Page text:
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Judas Horse: An FBI Special Agent Ana Grey Mysteryby April Smith
Synopses & Reviews
I am standing in the middle of nowhere, eating an oatmeal cookie, when the word comes down the hallway like an ill wind that SAC Robert Galloway wants to see everyone in his office. I glance at the TV monitors--no airplane crashes--and figure this would be Galloway announcing with his usual gloomy hysteria that some honcho is coming from FBI headquarters, or maybe, because of budget cuts, we all have to bring our own copy paper.
The boss is waiting behind his desk, eyes downcast, fingertips tapping the blotter, and he does not speak or look up until the office is jammed with agents in shirtsleeves and wide-eyed administrative assistants. Cautious silence settles in.
Another blow, he says, because there are all kinds of blows, all day long.
The silence twists tighter.
Special Agent Steve Crawford is dead.
A collective gasp of shock. Some of us clutch, as if kicked in the gut.
We have a positive ID on his remains.
How? someone finally asks.
Galloway clears his throat. Everybody knows Steve Crawford was his golden boy and heir apparent.
A hiker found a piece of jaw with a couple of teeth in a stream close to where Steve disappeared. He takes a breath. The forensic dentist matched the root furcation on the X-rays.
Cause of death?
Galloway rubs his forehead. He was an experienced hiker. A fall? Hypothermia? We don't know. He was hiking alone. It's a remote location. You have big animals, little animals; they're dragging pieces hither and yon. The coroner says the manner of death is a very difficult call, based on the evidence and the length of time Steve was out there.
It is like losing Steve all over again. Like those stomach-churning hours thrashing through the soaking undergrowth up in Oregon just days after I'd come back from administrative leave. I get sick just thinking about the empty yelping of those dogs.
When Steve had failed to call his wife, Tina, from a solo hiking vacation in the Cascades, his abandoned SUV was discovered at a trailhead. Four hundred volunteers scoured the national park, casting a net of inquiry from Eugene to Bend. Everyone from the Los Angeles field office went up on their own time to knock on doors. Worse, indescribably worse, were the visits to Steve and Tina's house down here in Gardena--a dining table of foil-covered casseroles, two dazed grandmas from out of town, a couple of sisters, the scent of baby powder from the children's room.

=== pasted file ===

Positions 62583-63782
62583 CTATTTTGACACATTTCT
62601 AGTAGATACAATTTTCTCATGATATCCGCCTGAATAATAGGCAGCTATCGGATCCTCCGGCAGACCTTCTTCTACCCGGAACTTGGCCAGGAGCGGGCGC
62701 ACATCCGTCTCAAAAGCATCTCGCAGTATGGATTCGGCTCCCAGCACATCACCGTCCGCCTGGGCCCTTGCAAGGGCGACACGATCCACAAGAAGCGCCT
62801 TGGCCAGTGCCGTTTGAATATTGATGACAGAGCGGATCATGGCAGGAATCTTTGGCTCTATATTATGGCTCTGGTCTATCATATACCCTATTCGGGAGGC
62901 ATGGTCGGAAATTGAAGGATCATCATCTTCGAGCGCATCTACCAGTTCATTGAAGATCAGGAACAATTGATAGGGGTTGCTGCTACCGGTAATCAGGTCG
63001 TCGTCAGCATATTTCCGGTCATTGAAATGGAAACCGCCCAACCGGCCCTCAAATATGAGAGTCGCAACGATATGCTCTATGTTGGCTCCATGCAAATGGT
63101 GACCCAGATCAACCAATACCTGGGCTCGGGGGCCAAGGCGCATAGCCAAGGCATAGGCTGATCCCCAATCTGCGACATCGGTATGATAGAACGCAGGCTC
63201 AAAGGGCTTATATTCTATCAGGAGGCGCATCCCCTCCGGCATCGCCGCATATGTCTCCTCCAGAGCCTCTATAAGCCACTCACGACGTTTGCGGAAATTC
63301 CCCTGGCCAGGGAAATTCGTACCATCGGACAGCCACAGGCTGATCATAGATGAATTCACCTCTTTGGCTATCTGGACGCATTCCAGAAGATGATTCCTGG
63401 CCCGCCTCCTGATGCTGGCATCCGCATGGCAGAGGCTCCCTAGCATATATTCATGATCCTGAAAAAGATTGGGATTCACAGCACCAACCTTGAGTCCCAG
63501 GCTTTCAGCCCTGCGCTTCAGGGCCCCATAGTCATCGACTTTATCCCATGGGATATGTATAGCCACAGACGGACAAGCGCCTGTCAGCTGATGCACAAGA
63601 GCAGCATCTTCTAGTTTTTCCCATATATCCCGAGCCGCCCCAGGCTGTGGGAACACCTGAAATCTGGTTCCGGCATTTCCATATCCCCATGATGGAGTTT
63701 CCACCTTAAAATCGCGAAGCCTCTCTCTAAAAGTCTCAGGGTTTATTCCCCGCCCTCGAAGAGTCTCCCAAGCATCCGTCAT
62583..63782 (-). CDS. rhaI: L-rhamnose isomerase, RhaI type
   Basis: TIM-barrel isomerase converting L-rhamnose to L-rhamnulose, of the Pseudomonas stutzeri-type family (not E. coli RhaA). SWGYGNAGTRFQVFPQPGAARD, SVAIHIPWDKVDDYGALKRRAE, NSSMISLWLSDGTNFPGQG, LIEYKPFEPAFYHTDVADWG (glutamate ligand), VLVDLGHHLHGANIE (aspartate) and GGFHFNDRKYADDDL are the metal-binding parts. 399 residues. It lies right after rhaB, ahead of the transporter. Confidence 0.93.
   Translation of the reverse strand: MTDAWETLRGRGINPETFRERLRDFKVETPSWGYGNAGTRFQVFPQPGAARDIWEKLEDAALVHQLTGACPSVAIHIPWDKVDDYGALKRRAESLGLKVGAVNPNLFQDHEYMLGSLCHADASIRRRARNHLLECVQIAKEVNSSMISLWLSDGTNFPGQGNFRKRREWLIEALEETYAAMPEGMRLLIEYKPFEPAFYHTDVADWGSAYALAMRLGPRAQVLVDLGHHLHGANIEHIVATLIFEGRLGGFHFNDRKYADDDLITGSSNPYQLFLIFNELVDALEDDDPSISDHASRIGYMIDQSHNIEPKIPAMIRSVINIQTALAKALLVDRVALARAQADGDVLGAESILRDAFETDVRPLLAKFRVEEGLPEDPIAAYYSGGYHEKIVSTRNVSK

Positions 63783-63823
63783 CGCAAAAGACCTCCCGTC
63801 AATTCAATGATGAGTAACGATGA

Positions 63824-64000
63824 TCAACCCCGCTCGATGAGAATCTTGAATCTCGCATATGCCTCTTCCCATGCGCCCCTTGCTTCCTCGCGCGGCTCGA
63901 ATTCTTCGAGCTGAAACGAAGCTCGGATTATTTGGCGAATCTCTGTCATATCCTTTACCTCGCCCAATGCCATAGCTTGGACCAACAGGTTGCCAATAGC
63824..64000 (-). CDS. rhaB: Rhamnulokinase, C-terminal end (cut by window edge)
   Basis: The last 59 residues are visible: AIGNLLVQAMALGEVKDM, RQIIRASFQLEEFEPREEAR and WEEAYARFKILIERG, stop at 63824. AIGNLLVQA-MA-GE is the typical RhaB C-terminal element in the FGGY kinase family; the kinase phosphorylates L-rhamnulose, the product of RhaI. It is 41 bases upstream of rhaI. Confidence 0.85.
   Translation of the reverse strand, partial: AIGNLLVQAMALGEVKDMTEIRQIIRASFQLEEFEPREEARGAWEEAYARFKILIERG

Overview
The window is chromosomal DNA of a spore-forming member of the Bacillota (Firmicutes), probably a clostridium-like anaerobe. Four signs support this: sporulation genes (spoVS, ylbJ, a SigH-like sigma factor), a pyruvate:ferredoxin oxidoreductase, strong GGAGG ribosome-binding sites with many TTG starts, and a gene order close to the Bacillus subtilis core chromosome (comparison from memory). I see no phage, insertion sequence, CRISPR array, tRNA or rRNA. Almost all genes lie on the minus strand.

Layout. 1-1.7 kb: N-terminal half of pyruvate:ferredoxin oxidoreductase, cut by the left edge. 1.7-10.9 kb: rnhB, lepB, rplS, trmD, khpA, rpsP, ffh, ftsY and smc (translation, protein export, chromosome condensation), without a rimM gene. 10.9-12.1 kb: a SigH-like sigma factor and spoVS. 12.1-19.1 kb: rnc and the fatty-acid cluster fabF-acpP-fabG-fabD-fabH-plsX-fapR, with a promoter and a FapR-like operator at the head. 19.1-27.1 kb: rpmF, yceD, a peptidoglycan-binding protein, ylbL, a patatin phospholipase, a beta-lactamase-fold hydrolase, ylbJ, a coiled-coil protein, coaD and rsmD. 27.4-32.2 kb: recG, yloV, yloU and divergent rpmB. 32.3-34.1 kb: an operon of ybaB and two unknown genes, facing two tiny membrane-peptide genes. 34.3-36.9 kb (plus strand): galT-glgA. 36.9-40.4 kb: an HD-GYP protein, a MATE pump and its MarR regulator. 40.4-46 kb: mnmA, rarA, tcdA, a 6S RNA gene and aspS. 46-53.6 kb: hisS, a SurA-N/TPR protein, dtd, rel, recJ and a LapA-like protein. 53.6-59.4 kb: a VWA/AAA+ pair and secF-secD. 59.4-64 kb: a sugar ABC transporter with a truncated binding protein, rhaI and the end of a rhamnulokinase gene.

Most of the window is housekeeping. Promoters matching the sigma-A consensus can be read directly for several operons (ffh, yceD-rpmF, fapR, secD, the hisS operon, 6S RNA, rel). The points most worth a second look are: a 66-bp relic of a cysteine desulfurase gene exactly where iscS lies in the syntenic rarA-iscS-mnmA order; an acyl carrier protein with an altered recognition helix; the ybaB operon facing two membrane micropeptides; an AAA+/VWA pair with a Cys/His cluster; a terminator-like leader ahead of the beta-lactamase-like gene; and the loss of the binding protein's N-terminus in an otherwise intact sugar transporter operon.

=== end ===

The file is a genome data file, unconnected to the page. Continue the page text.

Standing now in Galloway's superheated office, I do not want to hear the aren't-I-smart questions. What does it matter if the molars have fillings or not? After weeks of uncertainty, there is no doubt. Steve is dead; at least his family has something to bury.
Seven months before, a crazed detective on a suicide mission tried to drag me into his car, and I shot him.
When you are involved in a shooting incident, they take away your weapon and credentials. You are no longer identified as a federal agent, no different from any bozo who cannot get past the metal detectors. There is an investigation by the Office of Professional Responsibility and what we call critical incident training, psychoanalyzing with
Recently returned to the job after an emotionally traumatic shooting incident, maverick FBI agent Ana Gray is tapped for an undercover operation in which she is assigned to infiltrate a "family" of domestic terrorists led by the unstable and charismatic Julius Emerson Phelps and discovers that Phelps is really a rogue former agent. 50,000 first printing.
April Smith, the author of North of Montana, Be the One, and Good Morning, Killer, is also an Emmy-nominated television writer and producer. She lives in Los Angeles.
About the Author
April Smith is the author of North of Montana, Be the One, and Good Morning, Killer. She is also a television screenwriter and producer. She lives in Santa Monica with her husband and children.
From the Trade Paperback edition.
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